Shanquella Robinson killed over ‘jealousy,’ activist believes

  • Shanquella Robinson died during a trip to Mexico with her friends in October
  • Activist John C. Barnett believes she was killed because of "jealousy"
  • Mexican and U.S. authorities continue to investigate the case

(NewsNation) — The death of a North Carolina woman in Mexico remains an open case, but a civil rights activist working with the family of Shanquella Robinson believes she was killed because of “jealousy.”

Robinson, 25, died in October while on a trip to a Cabo San Lucas resort with six friends. Her family says they claim she died of alcohol poisoning, but her death certificate lists severe spinal cord damage as the cause of death.

John C. Barnett, a civil rights activist, was part of a rally held in February demanding more information into Robinson’s death. Protesters filled pink envelopes with letters to the Mexican government asking them to take action.

“What you’re looking at is like a Jesus and Judas situation, some jealous friends,” Barnett said Thursday on “CUOMO.” “She paid for the majority of the trip from my understanding. She booked the villa and wanted her six friends to go and celebrate with her.”

Robinson and her friends had rented a villa to celebrate a birthday and supposedly didn’t go out the night she died. The section of the death certificate where police could have noted any sign of intoxication only said “person found unconscious in her living room.”

A video that surfaced after Robinson’s death purportedly shows her being beaten in what appears to be a hotel room. She is punched numerous times in the face and head before being thrown to the ground by her neck. She is then punched and kicked a few more times.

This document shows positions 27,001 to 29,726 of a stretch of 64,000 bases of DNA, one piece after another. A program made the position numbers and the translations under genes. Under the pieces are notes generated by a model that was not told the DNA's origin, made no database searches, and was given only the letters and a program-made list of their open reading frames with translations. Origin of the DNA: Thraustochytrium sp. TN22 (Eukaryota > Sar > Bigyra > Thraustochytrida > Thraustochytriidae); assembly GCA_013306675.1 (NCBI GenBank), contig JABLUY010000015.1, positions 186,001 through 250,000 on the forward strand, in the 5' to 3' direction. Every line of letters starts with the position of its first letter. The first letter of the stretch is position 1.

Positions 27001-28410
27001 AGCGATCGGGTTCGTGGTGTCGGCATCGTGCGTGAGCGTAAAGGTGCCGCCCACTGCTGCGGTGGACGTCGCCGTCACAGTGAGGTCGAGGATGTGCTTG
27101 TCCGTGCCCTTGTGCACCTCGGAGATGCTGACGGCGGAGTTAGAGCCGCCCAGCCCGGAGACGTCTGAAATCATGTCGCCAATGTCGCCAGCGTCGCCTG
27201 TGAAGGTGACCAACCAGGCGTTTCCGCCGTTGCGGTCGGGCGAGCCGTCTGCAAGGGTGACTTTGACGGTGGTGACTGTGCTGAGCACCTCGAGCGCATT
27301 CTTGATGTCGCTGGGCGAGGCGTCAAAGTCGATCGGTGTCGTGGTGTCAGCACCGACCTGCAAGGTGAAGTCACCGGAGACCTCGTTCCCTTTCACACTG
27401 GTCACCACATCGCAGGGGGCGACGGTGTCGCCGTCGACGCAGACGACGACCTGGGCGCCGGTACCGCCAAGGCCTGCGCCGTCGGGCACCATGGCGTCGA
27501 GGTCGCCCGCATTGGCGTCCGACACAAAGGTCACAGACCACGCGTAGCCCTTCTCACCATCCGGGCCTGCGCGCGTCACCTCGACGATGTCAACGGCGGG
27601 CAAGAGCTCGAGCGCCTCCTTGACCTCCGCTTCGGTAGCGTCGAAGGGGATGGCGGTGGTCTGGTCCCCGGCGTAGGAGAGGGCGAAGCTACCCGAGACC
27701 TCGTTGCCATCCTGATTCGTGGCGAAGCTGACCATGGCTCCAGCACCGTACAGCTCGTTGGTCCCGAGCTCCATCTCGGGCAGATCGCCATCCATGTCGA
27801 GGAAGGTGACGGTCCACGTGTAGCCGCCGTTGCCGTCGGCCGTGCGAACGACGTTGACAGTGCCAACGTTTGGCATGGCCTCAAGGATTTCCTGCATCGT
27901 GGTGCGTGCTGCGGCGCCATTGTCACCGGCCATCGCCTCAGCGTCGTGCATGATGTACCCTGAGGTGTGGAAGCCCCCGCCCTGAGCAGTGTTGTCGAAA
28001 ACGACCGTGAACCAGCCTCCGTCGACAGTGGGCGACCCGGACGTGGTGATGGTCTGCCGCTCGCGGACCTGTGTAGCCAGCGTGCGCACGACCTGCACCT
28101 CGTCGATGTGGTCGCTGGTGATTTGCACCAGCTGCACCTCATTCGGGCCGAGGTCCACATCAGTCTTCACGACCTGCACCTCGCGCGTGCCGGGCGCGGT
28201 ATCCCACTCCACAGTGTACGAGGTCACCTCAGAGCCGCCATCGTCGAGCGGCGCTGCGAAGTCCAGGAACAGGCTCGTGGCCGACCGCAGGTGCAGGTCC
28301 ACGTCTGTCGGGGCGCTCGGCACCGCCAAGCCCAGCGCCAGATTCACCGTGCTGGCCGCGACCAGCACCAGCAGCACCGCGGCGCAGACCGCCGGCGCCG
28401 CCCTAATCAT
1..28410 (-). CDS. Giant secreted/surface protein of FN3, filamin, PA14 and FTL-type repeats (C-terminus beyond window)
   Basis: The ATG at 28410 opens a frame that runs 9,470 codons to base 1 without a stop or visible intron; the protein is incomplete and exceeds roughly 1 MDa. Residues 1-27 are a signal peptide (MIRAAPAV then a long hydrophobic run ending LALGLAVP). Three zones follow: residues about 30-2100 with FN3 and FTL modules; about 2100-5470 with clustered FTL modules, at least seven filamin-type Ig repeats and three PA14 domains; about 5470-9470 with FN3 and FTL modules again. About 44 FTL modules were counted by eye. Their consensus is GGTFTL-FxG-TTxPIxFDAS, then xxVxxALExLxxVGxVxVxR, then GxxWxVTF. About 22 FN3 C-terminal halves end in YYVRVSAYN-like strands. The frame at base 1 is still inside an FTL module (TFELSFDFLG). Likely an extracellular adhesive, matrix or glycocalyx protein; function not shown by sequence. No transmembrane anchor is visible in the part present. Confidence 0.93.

Jennifer Coffindaffer, a retired FBI agent, says the video shows Robinson’s death was clearly a homicide.

“I would call it for sure a manslaughter; (that) would be the charges I would be looking at as an FBI agent,” Coffindaffer said. “We don’t know whether the intent or purpose was to kill her, but certainly the intent was to beat her.”

An arrest warrant has been issued for one of the friends, NewsNation affiliate WJZY-TV reported, though the name of that person has not been made public.

The issue now, Coffindaffer said, will be extradition. She said instead of a trial on foreign land, the United States typically prefers criminal cases be handled domestically and has federal statutes that allow for charges to be filed even if a crime occurs in another country.

Barnett and the Robinson family’s attorney are pushing for the Justice Department to do just that. The family is now requesting a “diplomatic intervention” in the case, calling on the Biden administration to take action.

“I want (to tell) President Joe Biden … I want Shanquella to be considered as your daughter, and what would you do if your daughter was beat like this?” Barnett said. “I’ve been screaming Black lives matter for the last 17 years of my life. Now I’m screaming Black lives matter in Mexico, and it needs to end today.”

NewsNation affiliate WJZY-TV contributed to this report.

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